Economic Research and Data

1999 Economic Commentary

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The Exchange Stabilization Fund: How It Works top
by William P. Osterberg and James B. Thomson
December 1999

Increasingly controversial, the Exchange Stabilization Fund is used to influence the international value of the U.S. dollar and to provide aid to foreign countries. The debate surrounding the Fund will become more informed, suggest the authors, when observers understand how to calculate the total amount of resources available to the Fund. This Economic Commentary explains how the ESF's balance sheet figures must be adjusted to produce an accurate account of those resources.

Full Text 123K in PDF


Forecasts and Sunspots: Looking Back for a Better Future top
by Charles T. Carlstrom and Timothy S. Fuerst
November 1999

To head off inflation before it gets started, central banks must use forecasts. But using forecasts to determine monetary policy actions introduces the possibility that inflation will increase just because the public expects it to. This Economic Commentary explains how random events-sunspots-can affect economic systems and lead to volatility in prices. The authors suggest that sunspots can be avoided with an approach that responds predominantly to past, rather than predicted, inflation.

Full Text 92K in PDF


Are We in a Productivity Boom? Evidence from Multifactor Productivity Growth top
by Paul W. Bauer
October 15, 1999

Increased productivity could be the key to preserving robust, noninflationary GDP growth. But what is the best measure of productivity? This Economic Commentary explores the relationship between labor productivity and multifactor productivity, a measure that accounts for factors other than technological improvement. It concludes that MFP provides a better measure of productivity due solely to technical change.

Full Text 34K in PDF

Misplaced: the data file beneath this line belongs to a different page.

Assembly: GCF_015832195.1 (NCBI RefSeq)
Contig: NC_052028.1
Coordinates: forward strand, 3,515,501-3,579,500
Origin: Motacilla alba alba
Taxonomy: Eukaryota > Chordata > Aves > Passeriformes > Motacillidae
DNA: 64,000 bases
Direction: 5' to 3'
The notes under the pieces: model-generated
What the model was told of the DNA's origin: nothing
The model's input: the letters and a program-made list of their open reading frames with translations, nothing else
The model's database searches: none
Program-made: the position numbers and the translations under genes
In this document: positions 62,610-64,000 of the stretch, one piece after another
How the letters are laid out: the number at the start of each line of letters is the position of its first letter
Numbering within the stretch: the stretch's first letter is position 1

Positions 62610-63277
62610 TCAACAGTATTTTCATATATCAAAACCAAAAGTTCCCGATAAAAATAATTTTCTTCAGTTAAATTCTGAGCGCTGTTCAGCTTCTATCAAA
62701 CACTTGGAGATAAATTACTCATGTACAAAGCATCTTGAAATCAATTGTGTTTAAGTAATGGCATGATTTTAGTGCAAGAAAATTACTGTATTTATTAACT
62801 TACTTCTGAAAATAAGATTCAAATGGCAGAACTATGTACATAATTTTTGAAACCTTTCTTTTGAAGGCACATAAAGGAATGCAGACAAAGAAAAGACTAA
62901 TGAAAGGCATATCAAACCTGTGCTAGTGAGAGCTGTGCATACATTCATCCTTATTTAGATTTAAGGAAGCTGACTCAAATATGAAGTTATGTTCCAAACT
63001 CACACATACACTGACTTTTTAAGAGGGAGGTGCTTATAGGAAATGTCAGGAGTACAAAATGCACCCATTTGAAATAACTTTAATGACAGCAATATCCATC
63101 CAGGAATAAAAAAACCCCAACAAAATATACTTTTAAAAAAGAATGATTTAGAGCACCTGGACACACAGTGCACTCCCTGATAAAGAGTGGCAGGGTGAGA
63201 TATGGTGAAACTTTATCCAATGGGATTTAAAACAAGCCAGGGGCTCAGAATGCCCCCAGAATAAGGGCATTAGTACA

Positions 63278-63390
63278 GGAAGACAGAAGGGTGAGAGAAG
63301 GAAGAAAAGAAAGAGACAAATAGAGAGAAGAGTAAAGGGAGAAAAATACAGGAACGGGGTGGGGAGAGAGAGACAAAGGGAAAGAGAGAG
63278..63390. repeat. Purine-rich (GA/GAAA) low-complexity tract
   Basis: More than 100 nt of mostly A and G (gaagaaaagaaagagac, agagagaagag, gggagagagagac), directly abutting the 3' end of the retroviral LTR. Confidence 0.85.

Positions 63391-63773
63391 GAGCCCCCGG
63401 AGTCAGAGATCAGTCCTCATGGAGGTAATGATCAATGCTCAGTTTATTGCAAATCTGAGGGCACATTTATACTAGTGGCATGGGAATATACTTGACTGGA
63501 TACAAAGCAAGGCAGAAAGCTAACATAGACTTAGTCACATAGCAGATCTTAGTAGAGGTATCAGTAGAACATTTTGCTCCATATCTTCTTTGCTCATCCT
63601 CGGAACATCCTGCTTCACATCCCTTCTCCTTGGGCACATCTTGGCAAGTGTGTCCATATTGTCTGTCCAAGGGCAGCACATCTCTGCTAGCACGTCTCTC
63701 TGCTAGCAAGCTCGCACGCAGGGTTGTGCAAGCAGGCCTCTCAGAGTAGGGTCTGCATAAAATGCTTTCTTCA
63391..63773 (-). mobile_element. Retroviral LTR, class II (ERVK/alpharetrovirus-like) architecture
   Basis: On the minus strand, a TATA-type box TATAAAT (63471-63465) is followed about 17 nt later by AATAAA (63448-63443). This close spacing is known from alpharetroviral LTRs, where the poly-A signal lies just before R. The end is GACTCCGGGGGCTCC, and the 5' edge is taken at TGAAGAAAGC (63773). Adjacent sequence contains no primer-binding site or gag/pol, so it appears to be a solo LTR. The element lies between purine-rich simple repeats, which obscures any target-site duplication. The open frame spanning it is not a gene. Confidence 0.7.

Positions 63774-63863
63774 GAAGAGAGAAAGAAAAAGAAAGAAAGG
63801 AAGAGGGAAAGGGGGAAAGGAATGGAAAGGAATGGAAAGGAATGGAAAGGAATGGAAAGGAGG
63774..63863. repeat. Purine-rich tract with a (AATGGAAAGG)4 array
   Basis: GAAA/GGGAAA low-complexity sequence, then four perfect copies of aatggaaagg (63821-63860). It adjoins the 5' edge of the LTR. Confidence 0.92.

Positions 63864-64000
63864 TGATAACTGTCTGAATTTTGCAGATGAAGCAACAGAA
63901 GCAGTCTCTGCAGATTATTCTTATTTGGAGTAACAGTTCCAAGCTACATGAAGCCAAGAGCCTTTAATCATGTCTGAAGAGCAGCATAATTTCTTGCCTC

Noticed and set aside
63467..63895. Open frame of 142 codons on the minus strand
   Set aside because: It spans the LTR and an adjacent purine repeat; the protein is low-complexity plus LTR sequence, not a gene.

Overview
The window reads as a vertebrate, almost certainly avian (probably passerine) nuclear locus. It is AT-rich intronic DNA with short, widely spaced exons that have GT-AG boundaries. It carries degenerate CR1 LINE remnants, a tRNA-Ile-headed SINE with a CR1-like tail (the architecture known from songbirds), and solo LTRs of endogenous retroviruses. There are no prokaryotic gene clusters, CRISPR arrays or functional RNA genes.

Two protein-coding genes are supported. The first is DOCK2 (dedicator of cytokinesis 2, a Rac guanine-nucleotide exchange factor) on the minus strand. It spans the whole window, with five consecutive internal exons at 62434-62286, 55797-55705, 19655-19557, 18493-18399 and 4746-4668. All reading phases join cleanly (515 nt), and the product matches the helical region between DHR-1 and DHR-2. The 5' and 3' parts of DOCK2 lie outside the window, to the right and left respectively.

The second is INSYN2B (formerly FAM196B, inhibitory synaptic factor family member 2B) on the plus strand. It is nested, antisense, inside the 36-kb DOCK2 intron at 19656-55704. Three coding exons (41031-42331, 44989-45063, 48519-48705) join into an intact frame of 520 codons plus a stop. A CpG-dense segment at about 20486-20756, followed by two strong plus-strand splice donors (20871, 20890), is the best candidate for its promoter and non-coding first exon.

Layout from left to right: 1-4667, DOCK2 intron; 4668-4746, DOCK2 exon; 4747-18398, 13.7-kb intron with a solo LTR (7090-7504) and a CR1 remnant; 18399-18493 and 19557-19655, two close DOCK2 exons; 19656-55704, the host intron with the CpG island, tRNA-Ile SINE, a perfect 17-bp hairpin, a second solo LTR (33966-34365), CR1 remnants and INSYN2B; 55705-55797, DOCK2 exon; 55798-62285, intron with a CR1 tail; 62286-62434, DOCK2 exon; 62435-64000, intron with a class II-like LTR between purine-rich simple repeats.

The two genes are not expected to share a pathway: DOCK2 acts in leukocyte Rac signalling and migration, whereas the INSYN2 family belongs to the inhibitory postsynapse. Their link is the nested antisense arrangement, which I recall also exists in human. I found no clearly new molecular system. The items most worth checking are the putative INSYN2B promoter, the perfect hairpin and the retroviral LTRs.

Financial Crises and Market Regulation top
by Jerry L. Jordan
October 1, 1999

Financial crises typically arise from risk mismanagement by governments. Usually with the most sincere and honorable of intentions, governments seek to reduce or eliminate the exposure to risk of some constituent. But risk cannot be eliminated, it can only be redistributed. Jerry L. Jordan, president and chief executive officer of the Federal Reserve Bank of Cleveland, recently discussed this problem when he spoke at the Eighth Annual Financial Markets Conference sponsored by the Federal Reserve Bank of Atlanta. This Economic Commentary is adapted from his remarks.

Full Text 27K in PDF


Dollarization and Monetary Sovereignty: The Case of Argentina top
by David Altig and Owen F. Humpage
September 15, 1999

In January, President Menem of Argentina proposed strengthening his country's commitment to monetary stability by replacing the peso with the U.S. dollar. Dollarization leaves Argentina without a lender of last resort, but the Federal Reserve's current operating procedure, together with existing Argentine arrangements, mitigates this drawback.

Full Text 26K in PDF


Growth and the Internet: Surfing to Prosperity? top
by David Altig and Peter Rupert
September 1, 1999

Do countries that inhibit the quick integration of new technologies pay a price in slower economic growth? This Economic Commentary suggests they do. Focusing on the level of Internet use as an indicator of the absorption rate of emerging computer technologies, the authors argue for the view that faster technology absorption leads to increased economic growth.

Full Text 42K in PDF


The Recent Ascent in Stock Prices: How Exuberant Are You? top
by John B. Carlson
August 15, 1999

Stock prices have soared in the last few years, and the debate between those who claim that investors are paying too much and those who believe stocks are worth even more continues unabated. Because stock prices are determined by people's perceptions of their worth, and these, in turn, are based on their predictions for the future, the possibility that expectations will exceed reality always exists. While we cannot know for certain whether the market is over- or undervalued, we can clarify the factors that determine stock prices and discover the assumptions which underly our expectations. Assessing the consistency of our assumptions may keep our exuberance in check.

Full Text 51K in PDF


Money Growth and Inflation: How Long is the Long-Run? top
by Terry J. Fitzgerald
August 1, 1999

In their efforts to maintain low inflation, policymakers currently pay relatively little attention to the growth rate of the money supply. Yet many studies have found a close relationship between money growth and inflation, at least in the long run. But how long must money growth be strong before it should be of concern to policymakers? That is, what is the shortest period of time over which money growth seems to be reliably associated with inflation?

Full Text 131K in PDF


Resisting Electronic Payment Systems: Burning Down the House? top
by Ben Craig
July 1999

Electronic innovations such as smart cards can significantly reduce the cost of payment transactions and increase their accuracy and efficiency-but only if people use them. This Economic Commentary explores path dependence as a cause of the difficulty in adopting new payment system technologies, even when their advantages are apparent.